BANGKOK, Thailand -- The government's first apparent attempt to win an amnesty for former prime minister Thaksin Shinawatra, who is a convicted international fugitive, failed after it was condemned as inappropriate to include him among 26,000 criminals eligible for a possible royal pardon.

Mr. Thaksin's sister is Prime Minister Yingluck Shinawatra and her government reportedly included his name last week among a list to be presented to King Bhumibol Adulyadej for him to consider endorsing to mark his 84th birthday on Dec. 5.

The Justice Ministry's royal group pardon list is an annual tradition, but usually does not include fugitives.

Convicted individuals can also apply on their own through the ministry.

"Thaksin will not receive any benefit from the [royal] decree, and his name will not be included on the list of convicts eligible for a royal pardon," Justice Minister Pracha Promnok said on Sunday (Nov. 21), indicating the list would be rewritten by the government to delete Mr. Thaksin's name.

"Convicts on the run will not be eligible," Mr. Pracha said, according to the Nation newspaper.

"The new draft will not benefit anyone in particular, especially Thaksin, because those who are eligible for a royal pardon must have served [a portion of] their jail terms first."

Mr. Thaksin, 62, disputes his conviction for corruption and two-year jail sentence, and never served time in prison.

Mr. Thaksin's supporters had suggested he could fly to Thailand, and be symbolically detained by friendly police at a convenient location for several minutes -- to fulfill any demand that he serve at least some time in confinement.

After passing through that loophole, Mr. Thaksin could then be immediately pardoned and freed, according to that scenario.

Section 6 of the Criminal Procedure Code allows the possibility of a royal group pardon for anyone over 60 years old who has received a prison sentence of less than three years.

Behind closed doors on Nov. 15, the Cabinet approved the secretive list of 26,000 names which reportedly included Mr. Thaksin, resulting in threats by his opponents to stage street demonstrations and legal challenges.

To start the demonstrations, about 1,000 anti-Thaksin protesters gathered in central Bangkok on Friday (Nov. 18), demanding his name be deleted.

"The army chief has signed [on Friday (Nov. 18)] an order to transfer 221 battalion commanders to consolidate power to prepare for the expected fallout of a proposed pardon for former prime minister Thaksin Shinawatra," the Bangkok Post reported on Sunday (Nov. 20).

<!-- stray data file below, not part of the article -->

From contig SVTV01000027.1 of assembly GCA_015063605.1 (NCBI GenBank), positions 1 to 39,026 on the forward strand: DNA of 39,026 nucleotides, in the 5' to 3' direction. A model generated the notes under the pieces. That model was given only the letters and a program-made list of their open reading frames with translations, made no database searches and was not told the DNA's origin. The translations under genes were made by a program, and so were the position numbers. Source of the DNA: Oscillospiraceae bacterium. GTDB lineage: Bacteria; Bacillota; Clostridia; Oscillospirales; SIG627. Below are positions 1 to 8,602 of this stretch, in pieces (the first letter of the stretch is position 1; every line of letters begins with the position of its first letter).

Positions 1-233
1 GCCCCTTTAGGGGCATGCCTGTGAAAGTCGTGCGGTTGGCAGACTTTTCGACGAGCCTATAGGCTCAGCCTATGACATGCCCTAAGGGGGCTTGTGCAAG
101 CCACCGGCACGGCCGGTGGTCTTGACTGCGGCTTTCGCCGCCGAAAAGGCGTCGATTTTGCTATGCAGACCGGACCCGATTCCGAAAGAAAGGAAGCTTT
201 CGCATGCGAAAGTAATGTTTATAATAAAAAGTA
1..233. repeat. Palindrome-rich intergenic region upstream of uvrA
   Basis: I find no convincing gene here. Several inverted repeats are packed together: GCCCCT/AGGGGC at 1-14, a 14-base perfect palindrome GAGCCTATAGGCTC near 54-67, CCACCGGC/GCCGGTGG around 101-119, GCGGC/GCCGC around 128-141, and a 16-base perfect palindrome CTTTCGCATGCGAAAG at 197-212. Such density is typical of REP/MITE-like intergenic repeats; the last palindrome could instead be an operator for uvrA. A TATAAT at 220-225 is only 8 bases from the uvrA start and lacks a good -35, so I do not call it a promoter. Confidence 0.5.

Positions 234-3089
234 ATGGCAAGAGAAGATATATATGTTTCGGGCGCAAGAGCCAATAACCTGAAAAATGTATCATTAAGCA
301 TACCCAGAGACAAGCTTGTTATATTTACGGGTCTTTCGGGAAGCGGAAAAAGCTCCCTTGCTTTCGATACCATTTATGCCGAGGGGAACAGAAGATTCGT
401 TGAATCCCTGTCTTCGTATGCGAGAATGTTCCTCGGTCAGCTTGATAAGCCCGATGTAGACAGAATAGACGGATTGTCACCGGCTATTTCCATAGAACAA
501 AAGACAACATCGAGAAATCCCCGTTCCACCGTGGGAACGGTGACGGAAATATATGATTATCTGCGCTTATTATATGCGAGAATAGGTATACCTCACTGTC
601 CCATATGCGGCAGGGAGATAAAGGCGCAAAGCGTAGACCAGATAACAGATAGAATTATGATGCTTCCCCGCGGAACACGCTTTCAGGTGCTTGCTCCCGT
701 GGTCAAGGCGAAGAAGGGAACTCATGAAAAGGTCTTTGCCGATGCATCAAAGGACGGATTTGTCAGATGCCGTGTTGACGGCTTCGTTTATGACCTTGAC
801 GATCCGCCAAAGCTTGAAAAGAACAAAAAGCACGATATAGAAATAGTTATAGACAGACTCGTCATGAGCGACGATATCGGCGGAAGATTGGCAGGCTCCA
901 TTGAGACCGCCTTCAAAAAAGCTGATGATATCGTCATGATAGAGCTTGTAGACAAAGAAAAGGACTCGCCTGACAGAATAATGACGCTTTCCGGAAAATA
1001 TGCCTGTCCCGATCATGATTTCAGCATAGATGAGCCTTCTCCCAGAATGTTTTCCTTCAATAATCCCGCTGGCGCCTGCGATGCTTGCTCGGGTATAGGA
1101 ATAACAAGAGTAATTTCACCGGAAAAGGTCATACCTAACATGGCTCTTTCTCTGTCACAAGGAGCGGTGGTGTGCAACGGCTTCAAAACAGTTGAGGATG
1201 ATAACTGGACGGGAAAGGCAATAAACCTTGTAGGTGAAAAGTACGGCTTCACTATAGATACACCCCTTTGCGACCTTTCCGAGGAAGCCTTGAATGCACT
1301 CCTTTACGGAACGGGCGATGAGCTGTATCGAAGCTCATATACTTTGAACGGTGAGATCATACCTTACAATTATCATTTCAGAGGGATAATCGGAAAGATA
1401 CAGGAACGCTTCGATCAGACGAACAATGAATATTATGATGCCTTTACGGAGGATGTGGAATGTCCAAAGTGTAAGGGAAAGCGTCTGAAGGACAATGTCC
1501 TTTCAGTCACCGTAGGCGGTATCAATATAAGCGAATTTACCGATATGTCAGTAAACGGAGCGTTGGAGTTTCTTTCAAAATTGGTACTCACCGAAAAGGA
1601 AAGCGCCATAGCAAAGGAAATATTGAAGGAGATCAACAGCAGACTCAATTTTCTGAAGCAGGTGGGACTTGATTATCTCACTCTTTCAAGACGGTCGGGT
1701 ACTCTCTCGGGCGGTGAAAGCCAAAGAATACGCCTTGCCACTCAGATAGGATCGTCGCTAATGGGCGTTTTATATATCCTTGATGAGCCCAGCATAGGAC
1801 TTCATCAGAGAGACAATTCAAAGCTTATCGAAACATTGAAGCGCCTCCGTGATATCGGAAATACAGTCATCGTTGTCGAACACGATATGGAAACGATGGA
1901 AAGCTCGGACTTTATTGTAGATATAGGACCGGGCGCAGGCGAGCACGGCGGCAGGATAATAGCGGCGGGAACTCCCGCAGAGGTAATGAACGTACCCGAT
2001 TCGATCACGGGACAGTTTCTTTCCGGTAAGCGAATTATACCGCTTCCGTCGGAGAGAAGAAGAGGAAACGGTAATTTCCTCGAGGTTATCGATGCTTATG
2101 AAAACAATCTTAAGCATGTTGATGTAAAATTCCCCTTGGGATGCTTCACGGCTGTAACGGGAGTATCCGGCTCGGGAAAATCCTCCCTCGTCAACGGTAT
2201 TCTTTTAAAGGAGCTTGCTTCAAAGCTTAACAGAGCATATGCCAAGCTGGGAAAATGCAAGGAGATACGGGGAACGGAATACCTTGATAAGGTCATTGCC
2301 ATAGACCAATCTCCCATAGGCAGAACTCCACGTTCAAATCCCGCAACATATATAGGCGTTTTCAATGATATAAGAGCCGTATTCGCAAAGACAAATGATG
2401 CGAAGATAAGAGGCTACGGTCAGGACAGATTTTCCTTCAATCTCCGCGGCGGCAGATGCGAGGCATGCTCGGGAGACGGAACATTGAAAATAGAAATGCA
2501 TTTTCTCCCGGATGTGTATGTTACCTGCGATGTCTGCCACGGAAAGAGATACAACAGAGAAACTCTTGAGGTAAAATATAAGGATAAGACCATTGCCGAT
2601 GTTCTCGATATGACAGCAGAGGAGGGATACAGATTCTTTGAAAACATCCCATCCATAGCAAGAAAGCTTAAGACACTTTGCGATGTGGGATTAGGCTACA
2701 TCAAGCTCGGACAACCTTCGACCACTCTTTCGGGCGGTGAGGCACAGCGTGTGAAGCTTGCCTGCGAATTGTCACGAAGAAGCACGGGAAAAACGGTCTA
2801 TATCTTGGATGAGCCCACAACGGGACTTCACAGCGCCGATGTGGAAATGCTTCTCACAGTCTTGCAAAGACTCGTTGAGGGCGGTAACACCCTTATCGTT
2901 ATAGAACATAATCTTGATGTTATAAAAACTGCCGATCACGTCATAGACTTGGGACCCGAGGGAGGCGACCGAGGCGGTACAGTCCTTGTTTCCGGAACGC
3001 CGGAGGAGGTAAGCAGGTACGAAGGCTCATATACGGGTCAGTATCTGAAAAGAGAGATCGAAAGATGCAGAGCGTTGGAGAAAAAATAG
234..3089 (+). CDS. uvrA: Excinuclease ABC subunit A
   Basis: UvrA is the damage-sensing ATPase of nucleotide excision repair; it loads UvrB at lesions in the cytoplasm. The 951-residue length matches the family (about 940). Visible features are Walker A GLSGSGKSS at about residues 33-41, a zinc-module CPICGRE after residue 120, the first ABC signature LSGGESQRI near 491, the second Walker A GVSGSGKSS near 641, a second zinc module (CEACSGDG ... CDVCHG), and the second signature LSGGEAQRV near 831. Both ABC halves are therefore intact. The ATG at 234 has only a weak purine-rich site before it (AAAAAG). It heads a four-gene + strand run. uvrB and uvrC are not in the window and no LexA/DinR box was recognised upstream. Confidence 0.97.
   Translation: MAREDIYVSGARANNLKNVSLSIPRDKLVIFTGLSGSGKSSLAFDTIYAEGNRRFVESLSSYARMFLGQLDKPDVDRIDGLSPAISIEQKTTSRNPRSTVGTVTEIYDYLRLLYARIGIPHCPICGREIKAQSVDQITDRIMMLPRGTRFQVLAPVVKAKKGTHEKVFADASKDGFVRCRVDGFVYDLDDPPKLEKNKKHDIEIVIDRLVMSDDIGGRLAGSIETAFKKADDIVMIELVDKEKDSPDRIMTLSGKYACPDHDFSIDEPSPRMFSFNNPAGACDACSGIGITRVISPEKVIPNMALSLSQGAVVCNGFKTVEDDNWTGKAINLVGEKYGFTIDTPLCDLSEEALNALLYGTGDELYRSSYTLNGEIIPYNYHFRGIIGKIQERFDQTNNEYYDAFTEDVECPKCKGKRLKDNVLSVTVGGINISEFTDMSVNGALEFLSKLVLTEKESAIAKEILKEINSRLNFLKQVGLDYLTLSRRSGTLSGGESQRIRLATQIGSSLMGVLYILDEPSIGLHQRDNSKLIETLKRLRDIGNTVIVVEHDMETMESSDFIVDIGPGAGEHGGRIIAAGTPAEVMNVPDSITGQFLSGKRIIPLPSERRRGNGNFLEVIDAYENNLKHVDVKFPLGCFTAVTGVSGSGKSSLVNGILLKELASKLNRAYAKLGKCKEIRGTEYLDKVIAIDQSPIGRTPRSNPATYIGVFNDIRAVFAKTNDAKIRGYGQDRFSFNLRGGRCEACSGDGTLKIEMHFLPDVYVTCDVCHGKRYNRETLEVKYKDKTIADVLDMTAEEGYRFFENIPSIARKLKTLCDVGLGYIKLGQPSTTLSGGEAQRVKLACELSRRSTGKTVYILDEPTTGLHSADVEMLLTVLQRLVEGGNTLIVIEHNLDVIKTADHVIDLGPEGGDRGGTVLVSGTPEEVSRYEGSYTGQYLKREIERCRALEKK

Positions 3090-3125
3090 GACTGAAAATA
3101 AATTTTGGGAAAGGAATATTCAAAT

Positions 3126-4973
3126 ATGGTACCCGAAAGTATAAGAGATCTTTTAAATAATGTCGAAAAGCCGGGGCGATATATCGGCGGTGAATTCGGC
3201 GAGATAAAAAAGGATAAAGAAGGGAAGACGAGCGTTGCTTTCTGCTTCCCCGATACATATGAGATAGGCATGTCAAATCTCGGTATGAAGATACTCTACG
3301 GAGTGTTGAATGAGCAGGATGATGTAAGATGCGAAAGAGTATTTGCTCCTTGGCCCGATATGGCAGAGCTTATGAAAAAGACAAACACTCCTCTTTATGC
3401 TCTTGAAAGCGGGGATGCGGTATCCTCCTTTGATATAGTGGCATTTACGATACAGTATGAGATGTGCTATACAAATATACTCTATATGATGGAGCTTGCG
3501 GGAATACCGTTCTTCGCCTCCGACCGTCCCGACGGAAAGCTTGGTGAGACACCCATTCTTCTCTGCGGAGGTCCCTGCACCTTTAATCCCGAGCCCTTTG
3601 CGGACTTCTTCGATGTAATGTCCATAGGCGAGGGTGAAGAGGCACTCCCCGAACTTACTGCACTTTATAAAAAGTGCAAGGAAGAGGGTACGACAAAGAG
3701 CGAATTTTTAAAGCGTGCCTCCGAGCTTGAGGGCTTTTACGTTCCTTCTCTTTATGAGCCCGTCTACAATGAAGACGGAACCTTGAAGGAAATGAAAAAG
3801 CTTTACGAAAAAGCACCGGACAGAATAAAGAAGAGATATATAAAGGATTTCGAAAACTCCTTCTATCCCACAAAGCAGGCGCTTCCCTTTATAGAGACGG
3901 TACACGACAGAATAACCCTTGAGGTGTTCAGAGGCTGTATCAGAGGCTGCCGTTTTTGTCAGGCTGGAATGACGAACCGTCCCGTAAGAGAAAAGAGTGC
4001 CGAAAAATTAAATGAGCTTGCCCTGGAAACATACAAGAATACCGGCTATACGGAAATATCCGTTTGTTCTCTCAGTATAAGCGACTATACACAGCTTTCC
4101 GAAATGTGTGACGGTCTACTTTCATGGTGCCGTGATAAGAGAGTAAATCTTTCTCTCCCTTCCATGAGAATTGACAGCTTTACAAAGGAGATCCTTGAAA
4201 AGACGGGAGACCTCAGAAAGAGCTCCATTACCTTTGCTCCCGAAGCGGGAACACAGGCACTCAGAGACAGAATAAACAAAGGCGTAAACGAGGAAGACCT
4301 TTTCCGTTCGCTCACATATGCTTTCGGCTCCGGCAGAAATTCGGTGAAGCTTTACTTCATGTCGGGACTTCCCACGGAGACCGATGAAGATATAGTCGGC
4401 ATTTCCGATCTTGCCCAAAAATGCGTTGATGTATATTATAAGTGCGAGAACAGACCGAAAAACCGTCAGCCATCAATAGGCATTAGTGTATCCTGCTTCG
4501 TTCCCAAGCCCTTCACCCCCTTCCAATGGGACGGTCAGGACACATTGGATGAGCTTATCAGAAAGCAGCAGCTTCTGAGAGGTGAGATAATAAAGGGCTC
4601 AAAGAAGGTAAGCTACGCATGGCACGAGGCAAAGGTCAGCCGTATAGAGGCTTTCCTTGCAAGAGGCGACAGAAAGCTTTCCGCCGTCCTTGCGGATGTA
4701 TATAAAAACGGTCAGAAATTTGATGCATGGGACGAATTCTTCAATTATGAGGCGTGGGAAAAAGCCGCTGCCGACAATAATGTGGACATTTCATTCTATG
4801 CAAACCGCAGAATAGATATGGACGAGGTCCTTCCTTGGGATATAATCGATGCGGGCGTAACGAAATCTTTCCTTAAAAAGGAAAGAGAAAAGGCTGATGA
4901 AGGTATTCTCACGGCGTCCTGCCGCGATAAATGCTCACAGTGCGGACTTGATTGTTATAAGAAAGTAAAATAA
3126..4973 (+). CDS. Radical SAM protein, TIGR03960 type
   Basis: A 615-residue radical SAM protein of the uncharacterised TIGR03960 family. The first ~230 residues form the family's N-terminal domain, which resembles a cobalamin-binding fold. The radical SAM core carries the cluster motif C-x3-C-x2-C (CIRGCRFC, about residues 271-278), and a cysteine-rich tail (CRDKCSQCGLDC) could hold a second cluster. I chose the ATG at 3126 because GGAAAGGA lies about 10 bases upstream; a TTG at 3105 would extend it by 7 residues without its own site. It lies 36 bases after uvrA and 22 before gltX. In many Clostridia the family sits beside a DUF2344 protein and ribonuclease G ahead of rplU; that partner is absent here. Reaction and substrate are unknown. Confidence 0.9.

"All armed forces chiefs are concerned that anti-government demonstrations could start up again in response to reports that the government is planning to propose a royal pardon that would enable Thaksin to avoid jail time."

After the outcry over the inclusion of Mr. Thaksin's name, he publicly backed away from the move.

"I trust in the principle that the government will not do anything that will benefit me or any individual specifically," Mr. Thaksin said in a letter from self-exile on Sunday (Nov. 21), distributed by his supporters.

"I am ready to sacrifice my own happiness, even though I have not received justice for over five years. For the people, I will be patient," Mr. Thaksin said.

His sister, Prime Minister Yingluck, is basking in Washington's public support which was highlighted during U.S. Secretary of State Hillary Clinton's visit to Bangkok on Nov. 16.

"We believe it is in the national security and political interest of the United States to have this government succeed, and we will do what we can to support that going forward," a senior State Department official told journalists on Nov. 14.

Amnesty, and impunity against prosecution, is a common blanket for politicians, security forces and others in this Buddhist-majority Southeast Asian country.

Last year, 91 people were killed in Bangkok when Thailand's U.S.-trained military clashed with Red Shirt insurrectionists who were demanding Mr. Thaksin be allowed to come home as a free man.

While crushing the protests, the military-backed government declared a "state of emergency" which gave officials and the armed forces immunity against prosecution for their actions.

After the bloodshed, Mr. Thaksin described his politically inexperienced sister as his "clone," enabling her to win a July election because voters expected her to orchestrate his return and refund his $1.2 billion in assets which a previous government seized.

In 2006, the military had toppled Mr. Thaksin's elected government, helped rewrite the constitution, and legally protected themselves with immunity against punishment for staging the coup.

They then helped arrange Mr. Thaksin's trial for corruption.

In 2008, he was convicted for a conflict of interest because in 2003 he had allowed his then-wife to buy government-owned real estate in Bangkok at a discount during his five-year administration.

On the run, but based mostly in Dubai, Mr. Thaksin later acquired a passport from Montenegro, apparently to help him avoid possible arrest and extradition while he traveled abroad making political statements to support the Red Shirts and Mrs. Yingluck's new government, and manipulating his vast investments.


Richard S Ehrlich is a Bangkok-based journalist from San Francisco, California. He has reported news from Asia since 1978 and is co-author of the non-fiction book of investigative journalism, Hello My Big Big Honey! Love Letters to Bangkok Bar Girls and Their Revealing Interviews. His website is:>Asia Correspondent

(Copyright 2011 Richard S Ehrlich)